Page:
Capstone Blog #3

Week 3: Building a Spider

This week the team went all in on our Spider Tank game idea to start prototyping. At the beginning of the week, we explained the 3 ideas we had settled on to the class, with a small presentation to aid it, and the response we got changed some of my thinking about our concepts.

The Daedalus Trials, the 2v2 maze-runner game, wasn’t so well received. I don’t think we explained it very well, because the design I’ve written up is fairly complex. I still believe it’s an interesting, cohesive idea, but I’ve realized now that the density of systems required to get it close to the idea I have in my head is a little daunting.

Love & War, the strategy game, has lost my interest more and more as the week has gone on. After we presented it in class, many people thought it sounded a bit out of scope, and I think they might be right. Creating an interesting strategy game on top of the dating-app army building mechanics would not be an easy thing to do. Plus I think it’s just outshines by the other two ideas, it feels like the dating-app army-building is the only gimmick it has.

And lastly the spider tank game, which I’ve given the rather silly title of Arachnotron, for the time being, has become my favorite of the bunch. I managed to find a couple examples of how something like that has been done as a brief segment in other games, and that gave me enough inspiration to figure out a design that I liked for this one. It’ll be a great opportunity to attempt some really good combat flow design and level design, which if done well will be very good to show to potential employers in the future. I was afraid the wall-climbing would be a frightening technical challenge, and while it still was, it was a challenge we were able to overcome this week, with startling success!

Prototyping

Nick R. and I spent two days working on the prototype for Arachnotron. He was working on the wall-climbing movement and I was working on setting up the basic controls for the combat mechanics. We got off to a good start the first day, with Nick creating some pretty smooth movement over a 90 degree corner, from floor to ceiling, and some movement and aiming controls that felt pretty good on the ground. However, when we continued work the next day, we found his wall-climbing code didn’t work when going over the outside of a corner, like from a wall to the roof of a building, for example. We spent a bunch of time each working this problem independently, sharing ideas and discussing our approaches. I’m proud to say in the end the system that works well was my work! I won’t go into the technical details much here, but it’s fun to know our simple cube of a spider-tank essentially has 8 “legs” going out to check for changes in the floor around it as it moves.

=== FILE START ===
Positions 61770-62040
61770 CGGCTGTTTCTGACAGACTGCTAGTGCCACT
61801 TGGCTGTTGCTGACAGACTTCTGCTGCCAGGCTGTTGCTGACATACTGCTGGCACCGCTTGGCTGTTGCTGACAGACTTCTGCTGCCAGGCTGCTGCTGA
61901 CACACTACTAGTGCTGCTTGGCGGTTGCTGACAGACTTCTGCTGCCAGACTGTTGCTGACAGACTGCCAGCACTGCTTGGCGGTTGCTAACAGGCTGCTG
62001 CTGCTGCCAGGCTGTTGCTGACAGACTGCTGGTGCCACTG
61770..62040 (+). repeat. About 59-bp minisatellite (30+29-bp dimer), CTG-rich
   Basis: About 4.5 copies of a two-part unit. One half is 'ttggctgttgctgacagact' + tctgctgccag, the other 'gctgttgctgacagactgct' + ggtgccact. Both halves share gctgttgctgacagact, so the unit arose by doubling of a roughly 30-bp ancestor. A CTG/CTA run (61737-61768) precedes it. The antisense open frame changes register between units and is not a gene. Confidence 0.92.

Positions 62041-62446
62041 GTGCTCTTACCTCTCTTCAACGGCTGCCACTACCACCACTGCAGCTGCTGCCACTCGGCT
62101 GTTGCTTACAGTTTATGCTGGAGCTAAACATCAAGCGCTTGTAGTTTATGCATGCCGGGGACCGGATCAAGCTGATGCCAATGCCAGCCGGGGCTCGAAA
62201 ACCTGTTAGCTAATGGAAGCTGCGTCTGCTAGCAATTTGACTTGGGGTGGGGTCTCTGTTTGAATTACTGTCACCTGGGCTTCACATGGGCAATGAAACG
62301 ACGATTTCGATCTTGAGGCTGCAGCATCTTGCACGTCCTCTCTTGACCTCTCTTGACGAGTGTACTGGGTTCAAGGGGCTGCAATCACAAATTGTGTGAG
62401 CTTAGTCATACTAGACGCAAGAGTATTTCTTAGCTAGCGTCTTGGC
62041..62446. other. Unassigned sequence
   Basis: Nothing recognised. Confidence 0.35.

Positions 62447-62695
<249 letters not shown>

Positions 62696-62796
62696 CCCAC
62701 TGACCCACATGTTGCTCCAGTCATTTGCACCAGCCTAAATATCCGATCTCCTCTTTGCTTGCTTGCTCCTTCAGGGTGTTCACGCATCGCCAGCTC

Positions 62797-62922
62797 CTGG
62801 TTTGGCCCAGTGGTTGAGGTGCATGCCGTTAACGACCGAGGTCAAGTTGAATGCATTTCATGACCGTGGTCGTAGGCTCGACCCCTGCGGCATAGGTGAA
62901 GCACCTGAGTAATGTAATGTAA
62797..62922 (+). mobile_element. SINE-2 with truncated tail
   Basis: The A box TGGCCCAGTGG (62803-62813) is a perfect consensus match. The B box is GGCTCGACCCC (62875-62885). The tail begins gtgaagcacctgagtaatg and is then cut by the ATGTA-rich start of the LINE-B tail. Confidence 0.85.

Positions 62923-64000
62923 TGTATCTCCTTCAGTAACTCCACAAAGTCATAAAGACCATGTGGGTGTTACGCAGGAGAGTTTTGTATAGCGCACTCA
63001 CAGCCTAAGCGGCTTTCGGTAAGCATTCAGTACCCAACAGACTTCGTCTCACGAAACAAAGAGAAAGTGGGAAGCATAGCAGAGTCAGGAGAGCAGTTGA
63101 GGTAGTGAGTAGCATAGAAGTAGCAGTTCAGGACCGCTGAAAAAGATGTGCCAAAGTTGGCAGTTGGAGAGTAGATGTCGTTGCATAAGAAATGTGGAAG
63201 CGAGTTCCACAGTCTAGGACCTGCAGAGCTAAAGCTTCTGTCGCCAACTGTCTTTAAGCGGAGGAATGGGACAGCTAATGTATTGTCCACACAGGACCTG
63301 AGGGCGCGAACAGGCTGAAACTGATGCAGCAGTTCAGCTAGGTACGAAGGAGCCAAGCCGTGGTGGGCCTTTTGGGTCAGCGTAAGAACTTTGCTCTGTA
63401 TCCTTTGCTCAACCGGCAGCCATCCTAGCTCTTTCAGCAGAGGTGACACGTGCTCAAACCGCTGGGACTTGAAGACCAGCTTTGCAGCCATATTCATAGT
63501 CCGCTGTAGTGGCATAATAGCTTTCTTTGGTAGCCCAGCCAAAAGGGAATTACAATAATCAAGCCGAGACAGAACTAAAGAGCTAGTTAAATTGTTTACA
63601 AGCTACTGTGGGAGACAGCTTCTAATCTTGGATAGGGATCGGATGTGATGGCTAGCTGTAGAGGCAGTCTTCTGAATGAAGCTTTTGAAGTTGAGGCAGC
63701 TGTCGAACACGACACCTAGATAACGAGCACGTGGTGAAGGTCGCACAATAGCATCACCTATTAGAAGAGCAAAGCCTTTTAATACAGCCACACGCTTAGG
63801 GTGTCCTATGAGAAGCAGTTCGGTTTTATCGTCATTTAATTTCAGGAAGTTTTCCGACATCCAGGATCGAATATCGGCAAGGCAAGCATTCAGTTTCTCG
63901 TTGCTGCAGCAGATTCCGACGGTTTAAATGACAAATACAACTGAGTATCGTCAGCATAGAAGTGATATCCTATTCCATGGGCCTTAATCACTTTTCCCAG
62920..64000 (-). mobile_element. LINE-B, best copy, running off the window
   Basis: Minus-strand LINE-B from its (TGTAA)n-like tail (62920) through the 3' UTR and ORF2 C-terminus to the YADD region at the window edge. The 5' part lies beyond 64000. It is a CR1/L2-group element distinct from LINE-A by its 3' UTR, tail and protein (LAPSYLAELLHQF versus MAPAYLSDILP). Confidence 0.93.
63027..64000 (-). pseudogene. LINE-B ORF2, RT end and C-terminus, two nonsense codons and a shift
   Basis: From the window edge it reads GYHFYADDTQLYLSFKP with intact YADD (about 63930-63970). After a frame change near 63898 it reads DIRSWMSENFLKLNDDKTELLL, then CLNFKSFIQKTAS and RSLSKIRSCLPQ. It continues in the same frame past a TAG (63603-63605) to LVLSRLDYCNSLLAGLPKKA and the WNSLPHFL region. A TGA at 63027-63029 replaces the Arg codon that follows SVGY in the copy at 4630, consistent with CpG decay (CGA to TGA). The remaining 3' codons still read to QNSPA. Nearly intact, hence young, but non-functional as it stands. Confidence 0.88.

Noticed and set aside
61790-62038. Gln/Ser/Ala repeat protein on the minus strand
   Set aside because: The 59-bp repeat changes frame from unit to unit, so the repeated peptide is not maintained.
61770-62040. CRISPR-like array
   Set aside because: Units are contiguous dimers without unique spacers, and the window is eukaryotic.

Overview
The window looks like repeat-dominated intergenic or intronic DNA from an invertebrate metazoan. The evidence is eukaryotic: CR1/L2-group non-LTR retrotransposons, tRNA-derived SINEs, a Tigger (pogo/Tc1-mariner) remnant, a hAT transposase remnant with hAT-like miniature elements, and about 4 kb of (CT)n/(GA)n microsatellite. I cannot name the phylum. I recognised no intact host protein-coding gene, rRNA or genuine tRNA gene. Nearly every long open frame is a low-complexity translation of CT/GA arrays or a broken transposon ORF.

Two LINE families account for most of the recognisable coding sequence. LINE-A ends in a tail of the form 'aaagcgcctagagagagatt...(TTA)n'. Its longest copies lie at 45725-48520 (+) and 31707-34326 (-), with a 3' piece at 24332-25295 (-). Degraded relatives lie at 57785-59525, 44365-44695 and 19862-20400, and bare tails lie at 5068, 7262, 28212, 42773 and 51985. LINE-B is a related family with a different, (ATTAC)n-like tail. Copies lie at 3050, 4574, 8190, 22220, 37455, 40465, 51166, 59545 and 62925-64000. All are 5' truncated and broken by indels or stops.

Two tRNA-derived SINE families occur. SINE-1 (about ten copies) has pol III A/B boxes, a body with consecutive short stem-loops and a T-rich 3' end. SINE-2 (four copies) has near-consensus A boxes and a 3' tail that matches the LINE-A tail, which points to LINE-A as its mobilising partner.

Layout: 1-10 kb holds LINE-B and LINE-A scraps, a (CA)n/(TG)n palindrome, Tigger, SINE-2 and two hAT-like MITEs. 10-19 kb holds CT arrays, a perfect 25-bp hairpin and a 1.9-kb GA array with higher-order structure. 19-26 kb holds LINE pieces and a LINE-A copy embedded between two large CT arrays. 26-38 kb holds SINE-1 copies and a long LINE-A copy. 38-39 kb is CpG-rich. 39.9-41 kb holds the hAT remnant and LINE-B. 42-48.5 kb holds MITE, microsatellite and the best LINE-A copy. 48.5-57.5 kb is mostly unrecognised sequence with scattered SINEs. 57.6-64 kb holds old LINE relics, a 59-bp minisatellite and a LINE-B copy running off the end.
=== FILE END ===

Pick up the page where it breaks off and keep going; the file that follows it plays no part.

Team Dynamics

Our team has continued to work well together, but I have some very minor concerns which I hope to smooth out soon. Nick O., our producer, has been less on top of things than I’d hoped for, with no meeting schedule posted until I asked, and relatively little planning in regards to our in-class presentations. I plan to ask him about taking notes on our meetings, QA sessions, and class feedback, because I think those will be very valuable, but I don’t think it should fall to me to do. I have plenty of other things to do on the project.

I’m curious how dividing up the programming work will be for Nick R. and myself, because I’m eager to enact my ideas in-engine, and I have a lot of ideas for how to do it. In the end, though, he should be doing more work on the game’s code than I should, since he’s the programmer. Because the prototype for Arachnotron was almost entirely my work, despite our initial plans to divide it up, I’m a bit worried I’ll end up doing a lot of programming just because I’m able to come up with good solutions to certain things before he does. Once we pick a game to go forward with I don’t expect that’ll be a problem, but since I already feel a bit like I’m needing to suggest ways for Nick O. to do his job better, I want to avoid stretching myself too thin across the various roles of the project unless I can improve my time management.

Going Forward

Tomorrow in class we’re going to focus entirely on showing off our work so far on Arachnotron. I’m still waiting on Nick O. to put together some slides, but I’m looking forward to showing off the prototype; it’s the most complex movement system I’ve ever coded, and it turned out less rough around the edges than I’d expected for the first week of it. After that, we’ll have to decide what we’re doing next week. I’ve suggested working on both the maze runner and strategy game prototypes because I’m so sure Arachnotron is a good idea, and I want to settle on one game as soon as possible, but we’ll see how our discussion goes.

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